The Labour Party will "put forward or support" an amendment in favour of a public vote to prevent a "damaging Tory Brexit," according to an official statement.
The decision comes just a month before the United Kingdom is slated to leave the European Union (EU) on March 29, honouring a referendum held in 2016 where 50 per cent of the British electorate voted to leave the EU.
"The Prime Minister is recklessly running down the clock, in an attempt to force MPs to choose between her botched deal and a disastrous No Deal. We cannot and will not accept," a statement issued by the Labour Party on Monday (local time) said while quoting its leader, Jeremy Corbyn.
Corbyn, who will make the comments at a meeting of the Parliamentary Labour Party, further outlines, "We will also be backing the Cooper-Letwin amendment to rule out a No Deal outcome. One way or another, we will do everything in our power to prevent No Deal and oppose a damaging Tory Brexit based on Theresa May's overwhelmingly rejected deal."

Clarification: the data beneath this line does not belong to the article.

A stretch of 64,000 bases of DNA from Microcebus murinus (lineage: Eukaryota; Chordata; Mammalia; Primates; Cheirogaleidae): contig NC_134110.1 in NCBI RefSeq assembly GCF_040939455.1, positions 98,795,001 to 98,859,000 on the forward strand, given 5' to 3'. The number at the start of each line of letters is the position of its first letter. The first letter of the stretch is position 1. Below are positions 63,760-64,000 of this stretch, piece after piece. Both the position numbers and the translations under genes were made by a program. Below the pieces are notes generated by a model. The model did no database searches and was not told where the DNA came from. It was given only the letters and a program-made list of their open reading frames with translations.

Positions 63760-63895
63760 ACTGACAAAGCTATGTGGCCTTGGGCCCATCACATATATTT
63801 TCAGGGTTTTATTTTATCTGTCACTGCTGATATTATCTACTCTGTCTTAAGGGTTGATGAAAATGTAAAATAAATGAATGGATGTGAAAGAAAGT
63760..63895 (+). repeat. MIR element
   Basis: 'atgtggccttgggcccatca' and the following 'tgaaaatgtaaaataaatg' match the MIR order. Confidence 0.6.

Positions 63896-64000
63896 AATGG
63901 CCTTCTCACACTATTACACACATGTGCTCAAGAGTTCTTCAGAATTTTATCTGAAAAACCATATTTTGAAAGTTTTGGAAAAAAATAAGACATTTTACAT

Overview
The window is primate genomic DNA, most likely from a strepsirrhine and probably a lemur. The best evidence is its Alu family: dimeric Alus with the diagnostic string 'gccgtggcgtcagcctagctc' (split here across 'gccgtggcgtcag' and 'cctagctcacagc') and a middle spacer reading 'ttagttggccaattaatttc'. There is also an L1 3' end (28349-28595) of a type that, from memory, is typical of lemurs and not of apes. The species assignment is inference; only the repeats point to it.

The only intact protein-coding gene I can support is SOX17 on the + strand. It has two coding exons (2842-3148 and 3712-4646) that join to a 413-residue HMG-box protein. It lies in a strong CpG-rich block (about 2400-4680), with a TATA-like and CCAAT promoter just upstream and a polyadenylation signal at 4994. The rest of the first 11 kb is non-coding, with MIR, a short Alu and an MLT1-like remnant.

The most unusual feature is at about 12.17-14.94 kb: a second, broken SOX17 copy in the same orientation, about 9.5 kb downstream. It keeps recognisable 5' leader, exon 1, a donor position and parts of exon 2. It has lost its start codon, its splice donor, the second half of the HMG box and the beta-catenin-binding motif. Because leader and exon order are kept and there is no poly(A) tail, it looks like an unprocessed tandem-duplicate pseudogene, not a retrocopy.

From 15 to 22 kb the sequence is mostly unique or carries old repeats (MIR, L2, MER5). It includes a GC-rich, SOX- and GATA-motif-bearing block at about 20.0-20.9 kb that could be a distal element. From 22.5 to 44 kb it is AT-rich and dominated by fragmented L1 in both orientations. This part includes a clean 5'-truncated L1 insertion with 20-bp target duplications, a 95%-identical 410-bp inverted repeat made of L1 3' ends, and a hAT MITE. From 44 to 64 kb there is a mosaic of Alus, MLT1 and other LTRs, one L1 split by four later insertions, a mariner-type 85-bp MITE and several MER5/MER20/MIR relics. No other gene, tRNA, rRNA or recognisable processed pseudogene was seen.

"That's why, in line with our conference policy, we are committed to also putting forward or supporting an amendment in favour of a public vote to prevent a damaging Tory Brexit being forced on the country," Corbyn states.
The announcement comes after UK Prime Minister Theresa May again delayed a vote on the Withdrawal Agreement at the British Parliament earlier this week, announcing that a "meaningful vote" on the Brexit deal would be held on March 12.
Fears of a 'no-deal' Brexit are at an all-time high in the British Parliament, with no definite deal in sight as the scheduled withdrawal date draws near. Several MPs have either defected or outlined their intent to resign from May's Conservative Party if the new deal does not match up to the Parliament's expectations. There are also calls from within the Parliament to delay the impending exit in order to clinch a better deal with the EU.
The British Parliament had rejected the earlier version of the Brexit deal, previously agreed upon by May and the EU due to the issue of the Irish backstop. May's team will be visiting Brussels on Tuesday to hold discussions regarding the backstop, in a bid to present a more acceptable deal in front of the Parliament on March 12.
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